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#ethicsfirst 01• Why should you read this?

By Dr Jim Walsh, CEO of Conway Hall

Why should you read this? I am an aging member of the privileged middle classes in the UK. I am university educated and have a senior job in a charity. I am white, straight, and don’t have any disabilities. On paper, I am probably not going to have anything relevant to say to you. Perhaps though, you might allow me a few words?

The key message I want to discuss is about ethics. Not any specific ethical issue, but rather the importance of ethics in general.  

Voltaire is rumoured to have said: “I disapprove of what you say, but I will defend to the death your right to say it.” This quote is used as an illustration for the importance of free speech. In similar fashion, my stance on ethics is equally as strong: “I might not agree with your particular stance on an ethical issue, but I will defend to the death that it should be debated.”

The impetus for both lines of argument is that discussing and listening to diverse opinions is healthy, for a society that wants to progress and not stagnate.

When we don’t allow discussion and debate, we run the risk, at best, of cleaving ourselves off into silo mentalities or, at worst, totalitarian thinking/action. The risks are well known and argued rampantly every day and everywhere we might care to look – from social media to main-stream media, from neighbours and friends to family members and colleagues. We don’t seem to be able to read or move without being exposed to someone vehemently shouting that someone else is wrong, wrong, wrong.

Without wishing to offer up a simplistic platitude or “I’m open to everything” line of thought, I believe in the phrase, ‘what’s so funny about peace, love and understanding?’ Thank you, Elvis C. It seems to me that we have collectively lost our way in the plethora of you-are-different-to-me thinking and we need to find our way back.  

The route I propose is ethics. However, instead of seeing ethics as a mechanism of divisive positioning and partisanship, I believe we need to broaden our understanding of ethics. We need to develop a core sense of values behind a more humane class of ethics.  

Let me share some indicative values. These come from Conway Hall Ethical Society, where I am proud to work: 

  • Historic – we embrace our history and share our heritage, in order to build a platform for future progress. 
  • Diverse – we celebrate the benefits of many viewpoints and those working together for common goals and minority rights. 
  • Creative – we believe in the power of creativity and culture to stretch our minds. 
  • Kind – we seek to avoid causing harm, preferring options which benefit people and help them to live freely. 
  • Human – we believe in the power of people solving problems together to build the world we want to live in. 

These values are for an institution but, for me, they are also work for individuals. As an example, the ‘Creative’ value speaks to me when I think of how we can begin to reconcile differences.

The starting point for any form of reconciliation is listening, of course, but then a vital period of creativity must ensue. There has to be a moment where one side or the other starts to think beyond their own position and how to bridge across to the other.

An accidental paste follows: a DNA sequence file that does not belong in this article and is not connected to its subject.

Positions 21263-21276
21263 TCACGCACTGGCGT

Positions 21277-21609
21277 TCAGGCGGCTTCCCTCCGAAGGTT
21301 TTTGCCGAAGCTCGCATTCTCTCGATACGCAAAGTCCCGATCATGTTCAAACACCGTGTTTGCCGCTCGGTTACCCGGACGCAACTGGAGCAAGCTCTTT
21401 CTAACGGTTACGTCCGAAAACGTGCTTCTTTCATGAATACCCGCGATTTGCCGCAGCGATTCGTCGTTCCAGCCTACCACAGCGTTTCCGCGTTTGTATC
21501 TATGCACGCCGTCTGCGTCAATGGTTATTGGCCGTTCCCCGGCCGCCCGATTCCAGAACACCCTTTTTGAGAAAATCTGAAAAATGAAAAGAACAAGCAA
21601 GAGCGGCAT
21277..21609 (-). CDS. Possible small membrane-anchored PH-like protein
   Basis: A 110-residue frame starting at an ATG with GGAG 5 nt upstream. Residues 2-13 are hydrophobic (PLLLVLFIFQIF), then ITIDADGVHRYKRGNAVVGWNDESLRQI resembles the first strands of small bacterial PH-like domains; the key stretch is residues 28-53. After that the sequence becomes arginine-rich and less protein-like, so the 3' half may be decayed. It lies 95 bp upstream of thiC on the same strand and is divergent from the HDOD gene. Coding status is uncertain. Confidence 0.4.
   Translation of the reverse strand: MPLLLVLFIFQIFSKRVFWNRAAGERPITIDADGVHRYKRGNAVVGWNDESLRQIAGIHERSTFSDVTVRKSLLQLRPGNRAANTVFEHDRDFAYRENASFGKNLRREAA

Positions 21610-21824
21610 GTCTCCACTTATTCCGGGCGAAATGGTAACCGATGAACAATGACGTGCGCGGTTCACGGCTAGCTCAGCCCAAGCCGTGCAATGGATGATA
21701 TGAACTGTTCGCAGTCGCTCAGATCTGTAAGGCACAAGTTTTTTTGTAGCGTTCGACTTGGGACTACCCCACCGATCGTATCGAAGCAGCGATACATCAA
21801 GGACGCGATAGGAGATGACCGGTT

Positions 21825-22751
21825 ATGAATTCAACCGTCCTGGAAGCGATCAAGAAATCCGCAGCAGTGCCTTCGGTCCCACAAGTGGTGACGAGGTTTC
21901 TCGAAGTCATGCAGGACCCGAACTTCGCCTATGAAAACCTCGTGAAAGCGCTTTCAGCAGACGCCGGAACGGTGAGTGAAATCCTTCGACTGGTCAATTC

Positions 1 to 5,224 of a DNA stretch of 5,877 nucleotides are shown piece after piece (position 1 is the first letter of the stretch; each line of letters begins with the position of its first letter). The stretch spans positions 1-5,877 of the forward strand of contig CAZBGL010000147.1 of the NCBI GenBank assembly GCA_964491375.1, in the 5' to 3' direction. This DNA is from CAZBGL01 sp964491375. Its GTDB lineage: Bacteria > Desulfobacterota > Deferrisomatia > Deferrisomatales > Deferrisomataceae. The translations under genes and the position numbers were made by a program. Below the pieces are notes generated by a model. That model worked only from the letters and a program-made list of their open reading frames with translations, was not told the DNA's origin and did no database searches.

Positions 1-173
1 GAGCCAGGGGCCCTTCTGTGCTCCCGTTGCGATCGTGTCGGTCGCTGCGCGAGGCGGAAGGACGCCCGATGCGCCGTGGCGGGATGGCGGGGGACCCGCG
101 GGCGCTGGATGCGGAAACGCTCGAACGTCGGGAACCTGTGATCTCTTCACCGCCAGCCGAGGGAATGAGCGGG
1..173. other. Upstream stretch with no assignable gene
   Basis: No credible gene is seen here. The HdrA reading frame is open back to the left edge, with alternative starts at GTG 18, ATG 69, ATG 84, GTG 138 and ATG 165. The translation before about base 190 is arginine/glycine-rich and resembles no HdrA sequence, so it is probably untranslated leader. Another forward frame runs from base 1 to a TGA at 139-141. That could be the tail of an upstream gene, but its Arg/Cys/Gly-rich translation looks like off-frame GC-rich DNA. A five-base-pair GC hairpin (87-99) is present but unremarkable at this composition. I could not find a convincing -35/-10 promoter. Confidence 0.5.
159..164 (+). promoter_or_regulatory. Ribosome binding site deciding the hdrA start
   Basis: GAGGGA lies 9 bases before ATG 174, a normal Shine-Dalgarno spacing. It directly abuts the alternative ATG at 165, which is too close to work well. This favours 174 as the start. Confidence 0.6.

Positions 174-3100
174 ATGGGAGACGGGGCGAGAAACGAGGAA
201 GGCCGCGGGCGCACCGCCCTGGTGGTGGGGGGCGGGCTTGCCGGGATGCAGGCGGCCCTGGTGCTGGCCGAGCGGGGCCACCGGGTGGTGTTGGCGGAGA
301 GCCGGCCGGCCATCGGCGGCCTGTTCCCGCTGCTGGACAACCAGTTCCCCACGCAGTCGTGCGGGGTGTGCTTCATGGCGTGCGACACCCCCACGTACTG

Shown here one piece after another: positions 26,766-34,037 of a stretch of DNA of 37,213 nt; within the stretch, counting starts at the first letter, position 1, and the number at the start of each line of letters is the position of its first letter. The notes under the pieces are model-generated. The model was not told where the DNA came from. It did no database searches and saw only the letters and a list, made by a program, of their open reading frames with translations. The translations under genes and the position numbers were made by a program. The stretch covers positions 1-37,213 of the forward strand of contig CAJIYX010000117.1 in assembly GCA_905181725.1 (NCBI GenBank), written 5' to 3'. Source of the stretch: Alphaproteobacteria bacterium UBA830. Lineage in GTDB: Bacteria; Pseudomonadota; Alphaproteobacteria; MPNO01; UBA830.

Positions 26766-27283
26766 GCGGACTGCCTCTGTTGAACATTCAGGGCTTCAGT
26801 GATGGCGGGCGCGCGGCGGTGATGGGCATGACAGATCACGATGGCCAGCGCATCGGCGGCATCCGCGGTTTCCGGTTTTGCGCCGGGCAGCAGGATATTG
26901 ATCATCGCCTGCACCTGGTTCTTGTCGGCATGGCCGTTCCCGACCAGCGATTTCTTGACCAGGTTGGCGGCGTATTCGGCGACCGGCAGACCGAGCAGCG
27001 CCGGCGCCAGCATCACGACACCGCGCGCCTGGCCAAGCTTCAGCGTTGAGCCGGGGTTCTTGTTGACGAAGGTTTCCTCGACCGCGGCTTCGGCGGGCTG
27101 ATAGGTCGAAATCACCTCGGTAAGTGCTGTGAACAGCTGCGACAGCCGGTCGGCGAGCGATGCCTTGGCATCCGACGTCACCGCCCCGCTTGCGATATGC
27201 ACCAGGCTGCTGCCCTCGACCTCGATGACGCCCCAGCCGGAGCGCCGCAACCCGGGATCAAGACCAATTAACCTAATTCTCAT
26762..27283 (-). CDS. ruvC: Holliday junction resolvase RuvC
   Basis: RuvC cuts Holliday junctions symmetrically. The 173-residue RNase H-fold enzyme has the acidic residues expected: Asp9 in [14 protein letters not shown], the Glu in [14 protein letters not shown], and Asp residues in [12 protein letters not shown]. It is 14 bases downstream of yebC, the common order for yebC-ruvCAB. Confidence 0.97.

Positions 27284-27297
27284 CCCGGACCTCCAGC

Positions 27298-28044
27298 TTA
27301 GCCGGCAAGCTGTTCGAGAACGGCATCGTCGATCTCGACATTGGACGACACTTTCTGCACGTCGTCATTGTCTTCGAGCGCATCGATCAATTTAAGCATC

Hegel famously saw historical progress as the movement from thesis and antithesis to synthesis. Easy right? We just need to find the synthesis to every disagreement. I wish it was that simple. The trick, as I have been leading towards is that any such reconciliation or synthesis needs someone to stretch their minds and be creative. It also needs the other to be open enough to listen to their thoughts. 

When Jackson Pollock found himself challenged by his friend Hans Hofmann for not painting from nature his creative resolution was to declare, “I am nature.” Pollock obviously took Hofmann’s views seriously and found himself needing to engage with such potential criticism of his abstract work.


The creative shift he made, as a consequence, deepened both his and Hofmann’s understanding of their respective work and most certainly helped to give Pollock the confidence he needed to break free from the traditional art practices of the 1940s.

So, the ‘Creative’ value highlights an approach, a way of thinking and engaging. This approach, I contest, is ethics. Logically this follows because to not treat someone’s opposing view seriously diminishes either the argument or the person, which is not ethical and borders on name-calling or is potentially dehumanising.

Logic, however, cannot be the backdrop and upholder of ethics – otherwise I would be arguing to make logic matter. Instead, I want to campaign for ethics to be heard and giventhe power I have just gifted to logic – as the powerhouse for thought and what needs to be considered in discussions.

Logic, just as the Law, and economic reasoning absolutely must do their work in helping our society to progress and develop, but without due consideration given to the ethical plane of thinking we become cold, hollow automata. This simply won’t do because we are rich in our diversity, tremendous in our creativity, unique in our kindness,and human in all that we strive for.

We are humans. We are far more than logic, laws and economic units… we just need to try and understand each other better… we just need to be a bit more ethical. 


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